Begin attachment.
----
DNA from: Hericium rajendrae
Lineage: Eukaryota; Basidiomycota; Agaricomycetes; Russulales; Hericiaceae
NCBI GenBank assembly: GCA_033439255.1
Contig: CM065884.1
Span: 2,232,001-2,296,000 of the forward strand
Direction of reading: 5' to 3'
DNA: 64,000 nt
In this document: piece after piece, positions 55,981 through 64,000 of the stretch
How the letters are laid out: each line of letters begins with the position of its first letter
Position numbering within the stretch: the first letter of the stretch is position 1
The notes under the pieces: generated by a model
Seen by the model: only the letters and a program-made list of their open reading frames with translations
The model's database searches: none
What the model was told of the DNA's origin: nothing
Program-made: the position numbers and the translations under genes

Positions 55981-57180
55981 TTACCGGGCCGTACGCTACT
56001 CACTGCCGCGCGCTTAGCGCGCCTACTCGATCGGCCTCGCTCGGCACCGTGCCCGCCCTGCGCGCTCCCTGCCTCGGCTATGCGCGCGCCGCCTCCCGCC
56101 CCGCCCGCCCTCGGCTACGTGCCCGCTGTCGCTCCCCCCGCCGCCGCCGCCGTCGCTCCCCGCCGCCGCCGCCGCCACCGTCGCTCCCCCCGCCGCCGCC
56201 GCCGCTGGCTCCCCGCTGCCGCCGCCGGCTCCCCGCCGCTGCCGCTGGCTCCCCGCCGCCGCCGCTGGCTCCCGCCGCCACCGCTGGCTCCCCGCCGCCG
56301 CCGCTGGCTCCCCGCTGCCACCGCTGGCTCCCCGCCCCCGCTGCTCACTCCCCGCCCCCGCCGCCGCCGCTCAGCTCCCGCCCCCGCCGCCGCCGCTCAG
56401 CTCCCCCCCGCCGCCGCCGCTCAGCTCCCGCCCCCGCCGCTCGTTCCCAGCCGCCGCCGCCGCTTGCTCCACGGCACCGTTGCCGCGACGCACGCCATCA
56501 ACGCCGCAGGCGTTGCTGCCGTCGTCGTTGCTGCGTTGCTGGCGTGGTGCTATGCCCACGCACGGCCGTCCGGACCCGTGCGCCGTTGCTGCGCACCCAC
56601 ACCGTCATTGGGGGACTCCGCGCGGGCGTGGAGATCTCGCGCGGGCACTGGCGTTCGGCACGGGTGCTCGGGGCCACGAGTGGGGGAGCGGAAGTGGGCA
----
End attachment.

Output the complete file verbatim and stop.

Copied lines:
DNA from: Hericium rajendrae
Lineage: Eukaryota; Basidiomycota; Agaricomycetes; Russulales; Hericiaceae
NCBI GenBank assembly: GCA_033439255.1
Contig: CM065884.1
Span: 2,232,001-2,296,000 of the forward strand
Direction of reading: 5' to 3'
DNA: 64,000 nt
In this document: piece after piece, positions 55,981 through 64,000 of the stretch
How the letters are laid out: each line of letters begins with the position of its first letter
Position numbering within the stretch: the first letter of the stretch is position 1
The notes under the pieces: generated by a model
Seen by the model: only the letters and a program-made list of their open reading frames with translations
The model's database searches: none
What the model was told of the DNA's origin: nothing
Program-made: the position numbers and the translations under genes

Positions 55981-57180
55981 TTACCGGGCCGTACGCTACT
56001 CACTGCCGCGCGCTTAGCGCGCCTACTCGATCGGCCTCGCTCGGCACCGTGCCCGCCCTGCGCGCTCCCTGCCTCGGCTATGCGCGCGCCGCCTCCCGCC
56101 CCGCCCGCCCTCGGCTACGTGCCCGCTGTCGCTCCCCCCGCCGCCGCCGCCGTCGCTCCCCGCCGCCGCCGCCGCCACCGTCGCTCCCCCCGCCGCCGCC
56201 GCCGCTGGCTCCCCGCTGCCGCCGCCGGCTCCCCGCCGCTGCCGCTGGCTCCCCGCCGCCGCCGCTGGCTCCCGCCGCCACCGCTGGCTCCCCGCCGCCG
56301 CCGCTGGCTCCCCGCTGCCACCGCTGGCTCCCCGCCCCCGCTGCTCACTCCCCGCCCCCGCCGCCGCCGCTCAGCTCCCGCCCCCGCCGCCGCCGCTCAG
56401 CTCCCCCCCGCCGCCGCCGCTCAGCTCCCGCCCCCGCCGCTCGTTCCCAGCCGCCGCCGCCGCTTGCTCCACGGCACCGTTGCCGCGACGCACGCCATCA
56501 ACGCCGCAGGCGTTGCTGCCGTCGTCGTTGCTGCGTTGCTGGCGTGGTGCTATGCCCACGCACGGCCGTCCGGACCCGTGCGCCGTTGCTGCGCACCCAC
56601 ACCGTCATTGGGGGACTCCGCGCGGGCGTGGAGATCTCGCGCGGGCACTGGCGTTCGGCACGGGTGCTCGGGGCCACGAGTGGGGGAGCGGAAGTGGGCA